You can always tell when Christmas is just around the corner. The radio starts playing cheery holiday favorites like Nat King Cole's "Christmas Song" and Eartha Kitt's version of "Santa Baby." Bands of merry carolers wander the streets harmonizing Christmas classics like "Silent Night" and "Jingle Bells." But there are some Christmas songs that don't get a lot of attention because they're dark, even by non-holiday song standards.
1. Weird Al Yankovic's "Christmas at Ground Zero"
Weird Al's first crack at a Christmas tune took a decidedly darker turn than one might expect from the king of pop music parodies. According to the liner notes in his first box set Permanent Record: Al in the Box, Yankovic's label had been dogging him to do a Christmas album ever since "Eat It" had turned him into a parody zeitgeist. So he came up with a Christmas song for his 1986 album Polka Party! that people might sing if they knew World War III was just around the corner. Apparently, some radio stations were so put off by the song's dark humor that they banned the album altogether.
2. Eric Idle's "F&^$ Christmas"
The most musical member of Monty Python (not counting Neil Innes, of course) also jumped on the anti-Christmas carol bandwagon in his solo career. During his "Greedy Bastard" tour, Erik Idle just came right around and said "F@#$ Christmas"—although he didn't use the grawlix to say the "F-word." He also spared no one or nothing involved with Christmas, with lyrics like "F#$% Santa," "F#*$ holly and f#*$ ivy and f#*$ all that mistletoe" and "F#$& Rudolph and his stupid f#*$& nose." So if you haven't figured it out by now, the song performed in the video has some very naughty words.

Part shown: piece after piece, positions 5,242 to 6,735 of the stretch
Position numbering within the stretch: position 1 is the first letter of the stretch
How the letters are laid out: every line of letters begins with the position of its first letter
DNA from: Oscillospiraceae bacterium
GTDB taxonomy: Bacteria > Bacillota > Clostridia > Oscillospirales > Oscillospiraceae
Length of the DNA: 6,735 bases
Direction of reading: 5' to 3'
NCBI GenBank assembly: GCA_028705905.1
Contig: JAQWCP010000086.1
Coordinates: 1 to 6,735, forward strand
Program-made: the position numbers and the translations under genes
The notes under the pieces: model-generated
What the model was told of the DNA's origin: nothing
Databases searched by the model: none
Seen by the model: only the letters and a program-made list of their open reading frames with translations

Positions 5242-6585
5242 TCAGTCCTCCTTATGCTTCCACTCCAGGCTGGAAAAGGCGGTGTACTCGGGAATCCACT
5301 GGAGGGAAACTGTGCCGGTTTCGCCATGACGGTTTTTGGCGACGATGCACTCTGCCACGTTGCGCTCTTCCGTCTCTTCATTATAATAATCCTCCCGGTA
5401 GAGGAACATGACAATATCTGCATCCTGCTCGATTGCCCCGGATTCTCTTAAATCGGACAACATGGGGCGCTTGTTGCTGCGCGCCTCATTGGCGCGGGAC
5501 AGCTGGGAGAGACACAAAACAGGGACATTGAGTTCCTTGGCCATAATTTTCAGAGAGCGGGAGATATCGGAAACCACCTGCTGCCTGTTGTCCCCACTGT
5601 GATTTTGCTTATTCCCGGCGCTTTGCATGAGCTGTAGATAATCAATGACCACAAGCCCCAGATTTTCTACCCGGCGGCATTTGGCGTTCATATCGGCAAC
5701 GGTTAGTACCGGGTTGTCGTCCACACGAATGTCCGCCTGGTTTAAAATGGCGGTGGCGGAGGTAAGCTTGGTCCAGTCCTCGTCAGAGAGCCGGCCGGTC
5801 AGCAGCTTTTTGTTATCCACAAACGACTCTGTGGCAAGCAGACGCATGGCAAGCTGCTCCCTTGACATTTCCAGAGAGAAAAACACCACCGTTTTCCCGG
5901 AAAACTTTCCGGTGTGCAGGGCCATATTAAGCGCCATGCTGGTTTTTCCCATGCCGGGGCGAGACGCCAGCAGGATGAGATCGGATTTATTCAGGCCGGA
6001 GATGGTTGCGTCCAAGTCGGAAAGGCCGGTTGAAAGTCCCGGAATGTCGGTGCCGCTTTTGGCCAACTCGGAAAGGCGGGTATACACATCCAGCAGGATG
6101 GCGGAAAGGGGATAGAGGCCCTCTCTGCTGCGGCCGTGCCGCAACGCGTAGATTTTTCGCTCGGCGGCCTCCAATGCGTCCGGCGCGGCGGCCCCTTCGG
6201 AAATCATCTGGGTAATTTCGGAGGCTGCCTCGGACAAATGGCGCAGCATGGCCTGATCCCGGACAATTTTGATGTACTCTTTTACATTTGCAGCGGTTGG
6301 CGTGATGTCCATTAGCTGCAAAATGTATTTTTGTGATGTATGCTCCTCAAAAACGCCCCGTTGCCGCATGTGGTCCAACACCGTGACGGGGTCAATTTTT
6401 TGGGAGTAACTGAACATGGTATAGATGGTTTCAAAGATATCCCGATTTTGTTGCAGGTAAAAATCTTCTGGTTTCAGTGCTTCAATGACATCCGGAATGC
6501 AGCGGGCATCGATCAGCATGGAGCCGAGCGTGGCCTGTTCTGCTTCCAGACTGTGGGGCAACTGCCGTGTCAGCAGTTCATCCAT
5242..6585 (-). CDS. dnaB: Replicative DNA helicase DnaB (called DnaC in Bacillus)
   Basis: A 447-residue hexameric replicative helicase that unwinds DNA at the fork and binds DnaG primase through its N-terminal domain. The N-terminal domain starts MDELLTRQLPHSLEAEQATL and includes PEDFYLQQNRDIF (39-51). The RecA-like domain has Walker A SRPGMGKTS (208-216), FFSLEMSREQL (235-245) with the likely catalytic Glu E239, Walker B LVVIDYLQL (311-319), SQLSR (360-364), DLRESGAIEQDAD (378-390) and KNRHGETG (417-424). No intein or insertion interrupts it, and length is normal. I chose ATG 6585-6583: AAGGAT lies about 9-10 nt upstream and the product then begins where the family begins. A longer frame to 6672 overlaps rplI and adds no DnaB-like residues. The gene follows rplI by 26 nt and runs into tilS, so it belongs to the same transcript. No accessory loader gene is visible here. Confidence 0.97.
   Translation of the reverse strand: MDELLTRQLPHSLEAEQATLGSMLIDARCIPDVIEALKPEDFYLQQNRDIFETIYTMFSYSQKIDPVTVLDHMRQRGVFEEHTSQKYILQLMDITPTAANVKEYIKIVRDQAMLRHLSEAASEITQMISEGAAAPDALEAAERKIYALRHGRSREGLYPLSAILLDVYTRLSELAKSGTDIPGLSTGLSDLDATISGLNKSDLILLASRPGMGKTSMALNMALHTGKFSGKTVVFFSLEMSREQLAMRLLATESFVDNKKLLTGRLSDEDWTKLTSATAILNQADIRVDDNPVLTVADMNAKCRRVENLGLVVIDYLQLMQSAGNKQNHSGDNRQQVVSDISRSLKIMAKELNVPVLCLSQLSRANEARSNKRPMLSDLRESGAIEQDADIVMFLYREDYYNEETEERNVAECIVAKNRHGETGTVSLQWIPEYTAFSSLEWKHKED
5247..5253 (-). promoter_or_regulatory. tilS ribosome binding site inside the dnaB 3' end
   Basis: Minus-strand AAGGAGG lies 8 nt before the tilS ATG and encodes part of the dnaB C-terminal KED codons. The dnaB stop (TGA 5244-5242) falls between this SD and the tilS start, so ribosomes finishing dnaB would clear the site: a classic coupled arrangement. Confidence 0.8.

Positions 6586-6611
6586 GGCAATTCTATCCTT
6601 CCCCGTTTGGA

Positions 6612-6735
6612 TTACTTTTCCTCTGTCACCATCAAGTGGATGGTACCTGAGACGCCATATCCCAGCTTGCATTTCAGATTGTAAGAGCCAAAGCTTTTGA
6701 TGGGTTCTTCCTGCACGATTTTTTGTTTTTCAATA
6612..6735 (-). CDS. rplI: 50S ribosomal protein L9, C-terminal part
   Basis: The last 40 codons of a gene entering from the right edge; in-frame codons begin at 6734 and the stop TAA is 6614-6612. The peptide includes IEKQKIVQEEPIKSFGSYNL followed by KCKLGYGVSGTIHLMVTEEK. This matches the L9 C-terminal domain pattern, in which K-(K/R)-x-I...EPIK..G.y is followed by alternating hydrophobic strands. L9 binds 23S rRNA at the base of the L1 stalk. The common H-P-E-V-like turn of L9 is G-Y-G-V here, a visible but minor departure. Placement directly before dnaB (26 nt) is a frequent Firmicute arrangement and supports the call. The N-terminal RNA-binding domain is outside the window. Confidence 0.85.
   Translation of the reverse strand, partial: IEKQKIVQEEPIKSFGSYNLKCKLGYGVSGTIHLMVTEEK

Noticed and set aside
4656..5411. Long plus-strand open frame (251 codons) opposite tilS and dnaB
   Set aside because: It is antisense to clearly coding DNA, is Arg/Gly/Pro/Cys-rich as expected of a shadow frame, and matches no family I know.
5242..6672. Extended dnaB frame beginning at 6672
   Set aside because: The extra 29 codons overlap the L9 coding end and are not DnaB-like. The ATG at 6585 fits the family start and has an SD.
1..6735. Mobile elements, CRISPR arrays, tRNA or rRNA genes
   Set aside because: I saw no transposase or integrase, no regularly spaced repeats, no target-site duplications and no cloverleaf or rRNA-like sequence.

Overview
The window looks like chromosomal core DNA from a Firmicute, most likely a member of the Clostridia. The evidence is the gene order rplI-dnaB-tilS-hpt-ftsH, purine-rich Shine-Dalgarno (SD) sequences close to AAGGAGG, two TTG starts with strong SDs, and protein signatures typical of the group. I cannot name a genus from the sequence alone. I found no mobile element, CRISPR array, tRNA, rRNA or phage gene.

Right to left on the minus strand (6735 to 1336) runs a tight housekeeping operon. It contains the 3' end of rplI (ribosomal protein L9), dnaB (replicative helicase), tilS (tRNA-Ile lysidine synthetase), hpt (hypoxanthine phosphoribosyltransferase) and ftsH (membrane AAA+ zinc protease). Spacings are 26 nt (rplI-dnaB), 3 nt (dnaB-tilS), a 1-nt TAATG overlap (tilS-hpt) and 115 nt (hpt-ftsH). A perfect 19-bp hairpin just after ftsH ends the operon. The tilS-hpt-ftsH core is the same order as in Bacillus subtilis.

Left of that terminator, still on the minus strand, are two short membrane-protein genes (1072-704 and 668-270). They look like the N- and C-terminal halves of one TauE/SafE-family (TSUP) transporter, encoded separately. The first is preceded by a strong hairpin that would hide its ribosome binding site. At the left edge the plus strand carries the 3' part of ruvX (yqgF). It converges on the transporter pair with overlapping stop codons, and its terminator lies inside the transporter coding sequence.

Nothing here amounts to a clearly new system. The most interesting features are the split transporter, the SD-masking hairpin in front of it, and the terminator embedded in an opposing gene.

3. The Pet Shop Boys' "It Doesn't Often Snow at Christmas"
The electronic pop duo's stab at a Christmas song might have a happy beat, but its lyrics are anything but—especially at Christmas. Christopher Lowe and Neil Tennant's holiday tune bemoans all the usual complaints of a typical dysfunctional family trying to make it through another holiday, complete with "families fighting around a plastic tree" and "now it's all about shopping and how much things cost." Then it launches into a lyric loop that brings it home with "it doesn't often snow at Christmas, the way it's meant to do, but I'll still have a glow at Christmas, because I'll be with you."
4. Dwight Yoakam's "Santa Can't Stay"
Dwight Yoakam's Christmas song is probably what you'd expect a super sad country song to sound like: There are drunk husbands, presents being used as weapons, and good ol' fashioned heartbreak on Christmas Eve. The song's about a boy who learns that Santa won't be visiting because Momma told him to leave. Little Bobby notices "the plate where cookies still lay" and that "a car just like Dad's pulled out and drove away." It's so sad that it'll either break your heart or make you grow one big enough to break all over again.
5. The Arrogant Worms' "Christmas Sucks"
This Canadian comedy music trio saw something funny about the unquestioning worship of Christmas and how it implores us to give, give, give until we hurt, hurt, hurt. So they decided to give the Christmas hating Scrooges and the greedy gift-taking hoarders a song to show the seedy side of the holiday season. The song has a catchy chorus: "Christmas sucks, Christmas sucks, getting stuff is much more fun, you gotta look out for number one, Christmas sucks."
6. Spinal Tap's "Christmas with the Devil"
Spinal Tap members David St. Hubbins, Nigel Tufnel, and Derek Smalls (played by Michael McKean, Christopher Guest, and Harry Shearer, respectively) also couldn't resist the music industry's trend of trying to cram a Christmas song into every band's repertoire. Instead, they crammed heavy metal's brazen love for the occult and faux-devil worship into a holiday song where lost souls in Hell are celebrating Christmas with Satan himself. There, "the sugar plums are rancid and the stockings are in flames" and "the rats ate all the presents and the reindeer ran away."